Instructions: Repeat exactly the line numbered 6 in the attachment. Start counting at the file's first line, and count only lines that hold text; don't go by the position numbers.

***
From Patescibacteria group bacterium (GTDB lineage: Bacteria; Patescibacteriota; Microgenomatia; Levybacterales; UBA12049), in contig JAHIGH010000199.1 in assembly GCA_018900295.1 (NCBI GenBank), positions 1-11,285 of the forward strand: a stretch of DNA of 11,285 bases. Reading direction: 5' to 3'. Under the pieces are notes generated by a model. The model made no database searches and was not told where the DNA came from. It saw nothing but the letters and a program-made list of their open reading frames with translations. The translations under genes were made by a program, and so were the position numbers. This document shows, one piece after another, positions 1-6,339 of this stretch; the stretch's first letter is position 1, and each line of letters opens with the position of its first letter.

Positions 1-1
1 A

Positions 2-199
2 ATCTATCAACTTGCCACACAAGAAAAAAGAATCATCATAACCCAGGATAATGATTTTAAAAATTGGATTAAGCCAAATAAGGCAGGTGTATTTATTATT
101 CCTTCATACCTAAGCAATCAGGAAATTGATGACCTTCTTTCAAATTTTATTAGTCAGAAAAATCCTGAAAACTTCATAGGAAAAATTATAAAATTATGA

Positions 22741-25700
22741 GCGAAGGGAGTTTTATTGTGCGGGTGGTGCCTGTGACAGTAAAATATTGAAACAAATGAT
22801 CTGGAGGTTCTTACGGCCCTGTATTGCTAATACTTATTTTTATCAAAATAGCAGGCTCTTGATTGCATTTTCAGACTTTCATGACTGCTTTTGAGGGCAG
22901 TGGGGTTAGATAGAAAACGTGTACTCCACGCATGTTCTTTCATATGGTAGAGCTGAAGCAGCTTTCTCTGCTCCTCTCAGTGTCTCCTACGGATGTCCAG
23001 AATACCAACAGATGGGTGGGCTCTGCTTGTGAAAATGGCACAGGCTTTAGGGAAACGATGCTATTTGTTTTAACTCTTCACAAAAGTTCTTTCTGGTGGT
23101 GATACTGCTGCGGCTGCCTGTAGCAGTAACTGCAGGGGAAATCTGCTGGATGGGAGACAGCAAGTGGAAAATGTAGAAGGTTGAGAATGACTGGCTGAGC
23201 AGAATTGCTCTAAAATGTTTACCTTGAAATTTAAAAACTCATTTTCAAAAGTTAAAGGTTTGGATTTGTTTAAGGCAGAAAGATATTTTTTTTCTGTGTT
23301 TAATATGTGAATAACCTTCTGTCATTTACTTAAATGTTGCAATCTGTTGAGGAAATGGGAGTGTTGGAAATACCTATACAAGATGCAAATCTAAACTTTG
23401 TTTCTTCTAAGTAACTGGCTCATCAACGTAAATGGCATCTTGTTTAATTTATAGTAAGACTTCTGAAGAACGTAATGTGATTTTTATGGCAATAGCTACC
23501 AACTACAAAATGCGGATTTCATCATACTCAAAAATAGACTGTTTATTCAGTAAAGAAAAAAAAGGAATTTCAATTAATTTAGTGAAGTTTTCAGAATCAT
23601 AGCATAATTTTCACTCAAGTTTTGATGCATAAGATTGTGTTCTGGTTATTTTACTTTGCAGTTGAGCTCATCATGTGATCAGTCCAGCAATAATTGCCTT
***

101 CCTTCATACCTAAGCAATCAGGAAATTGATGACCTTCTTTCAAATTTTATTAGTCAGAAAAATCCTGAAAACTTCATAGGAAAAATTATAAAATTATGA